When I look back on my music collection there appears to always be quite a bit of Blues. Ok so it is not like I am so in love with the Blues that I would disregard everything else, but there is something about this genre that really stirs ones emotion. And I don’t mean just a little bit, I mean you can really feel what the artist is going through, or has gone through.
So when two different people in Amsterdam recommended that I head to see Robert Cray on a Tuesday night, it didn’t take long for me to think this was a fantastic idea. And why is that I hear you ask? Well firstly he has played with the likes of B.B. King, Eric Clapton, John Lee Hooker just to name a few. And I expect none of those guys would be caught playing with a fool. And secondly he has been inducted into the Blues Hall of Fame, oh and he is a five time Grammy award winner, both of these things will get me out to see anyone!
Robert kicked of the evening with some really traditional blues, I was wrapped, I mean what I am most familiar with from him, is a real 80 soul style, so in my heart of hearts I longed for him to really give me an evening of proper blues. So as he took the stage in a checked shirt (no silver eighty’s style suit) I was very pleasantly surprised and right from the jump, it was all about the blues.
What was also impressive is that he was playing his own Robert Cray signature Fender guitar. Now I am not a guitar freak, but even that impresses me, a blues legend who has his own signature guitar, maybe I have seen plenty that have and just never noticed but either way to have that you have got to have the goods.
Cray was flanked by Bassist Richard Cousins, longtime collaborator and also a Grammy award winner and who had only recently rejoined Cray following his departure back in 1991. On Drums was Tony Braunagel who’s precision and timing ensured that the band never missed a beat. But it was Keyboardest Jim Pugh on his Hammond B3 organ that provided me (and most of the crowd) with much entertainment over the course of the evening, this was through his facial expressions and the sheer delight he expressed of playing to the Paradiso audience to a couple of great solos.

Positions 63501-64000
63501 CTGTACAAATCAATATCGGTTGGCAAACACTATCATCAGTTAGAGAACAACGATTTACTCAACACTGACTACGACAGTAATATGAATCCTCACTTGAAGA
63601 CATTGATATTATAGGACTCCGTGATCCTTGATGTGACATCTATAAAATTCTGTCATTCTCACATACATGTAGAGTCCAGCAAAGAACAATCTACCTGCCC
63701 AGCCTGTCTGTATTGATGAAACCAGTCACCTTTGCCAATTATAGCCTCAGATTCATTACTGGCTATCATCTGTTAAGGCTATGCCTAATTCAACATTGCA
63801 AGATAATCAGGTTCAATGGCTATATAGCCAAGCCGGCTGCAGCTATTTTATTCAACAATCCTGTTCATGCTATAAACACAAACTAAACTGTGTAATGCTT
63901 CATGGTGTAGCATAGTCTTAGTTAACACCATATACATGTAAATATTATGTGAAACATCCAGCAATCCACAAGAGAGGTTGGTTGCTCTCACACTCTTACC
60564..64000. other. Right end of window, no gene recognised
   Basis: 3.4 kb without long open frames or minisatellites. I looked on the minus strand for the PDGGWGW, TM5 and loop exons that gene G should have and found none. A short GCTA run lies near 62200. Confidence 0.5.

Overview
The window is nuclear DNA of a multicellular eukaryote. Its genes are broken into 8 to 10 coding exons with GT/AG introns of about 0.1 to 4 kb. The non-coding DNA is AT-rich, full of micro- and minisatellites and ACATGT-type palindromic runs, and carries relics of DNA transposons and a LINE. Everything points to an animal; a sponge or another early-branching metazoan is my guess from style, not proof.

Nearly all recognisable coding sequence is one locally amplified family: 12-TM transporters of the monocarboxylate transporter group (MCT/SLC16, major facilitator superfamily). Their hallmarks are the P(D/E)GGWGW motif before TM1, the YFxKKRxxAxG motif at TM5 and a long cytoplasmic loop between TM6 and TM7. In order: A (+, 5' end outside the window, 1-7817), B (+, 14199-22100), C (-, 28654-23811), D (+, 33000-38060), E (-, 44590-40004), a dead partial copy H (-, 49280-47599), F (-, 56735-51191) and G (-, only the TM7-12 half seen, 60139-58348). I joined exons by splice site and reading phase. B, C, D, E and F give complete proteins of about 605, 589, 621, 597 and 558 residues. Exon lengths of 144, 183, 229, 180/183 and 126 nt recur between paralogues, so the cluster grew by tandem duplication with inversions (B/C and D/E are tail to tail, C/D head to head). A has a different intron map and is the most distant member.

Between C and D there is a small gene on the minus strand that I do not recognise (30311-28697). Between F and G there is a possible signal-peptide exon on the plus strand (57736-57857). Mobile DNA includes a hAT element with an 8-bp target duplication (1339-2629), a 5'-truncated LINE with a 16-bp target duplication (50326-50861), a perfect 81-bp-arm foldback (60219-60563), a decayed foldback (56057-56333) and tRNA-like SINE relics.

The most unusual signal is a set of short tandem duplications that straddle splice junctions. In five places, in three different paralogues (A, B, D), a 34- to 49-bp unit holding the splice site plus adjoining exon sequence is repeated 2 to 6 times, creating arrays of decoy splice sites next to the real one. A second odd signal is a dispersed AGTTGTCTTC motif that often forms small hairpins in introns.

From what I could tell, Robert and the band didn’t use a set list at all, the band just seemed to be following Roberts lead every step of the way, I am sure there are standard tracks they will play at most shows but the rest is up to his discretion.
All in all for mine, it was Robert’s ability to make his guitar scream and sing that I loved. The audience adored him, the songs were a great mix of old and new and the band looked like not only where they cooking on stage, but they were thoroughly enjoying themselves.
Ok, so he is not as flashy as some guitarists but he is solid and he does what he has to do. I guess he is a bit like the blues himself, I mean the blues doesn’t have to be flashy either, but you know exactly where it is coming from.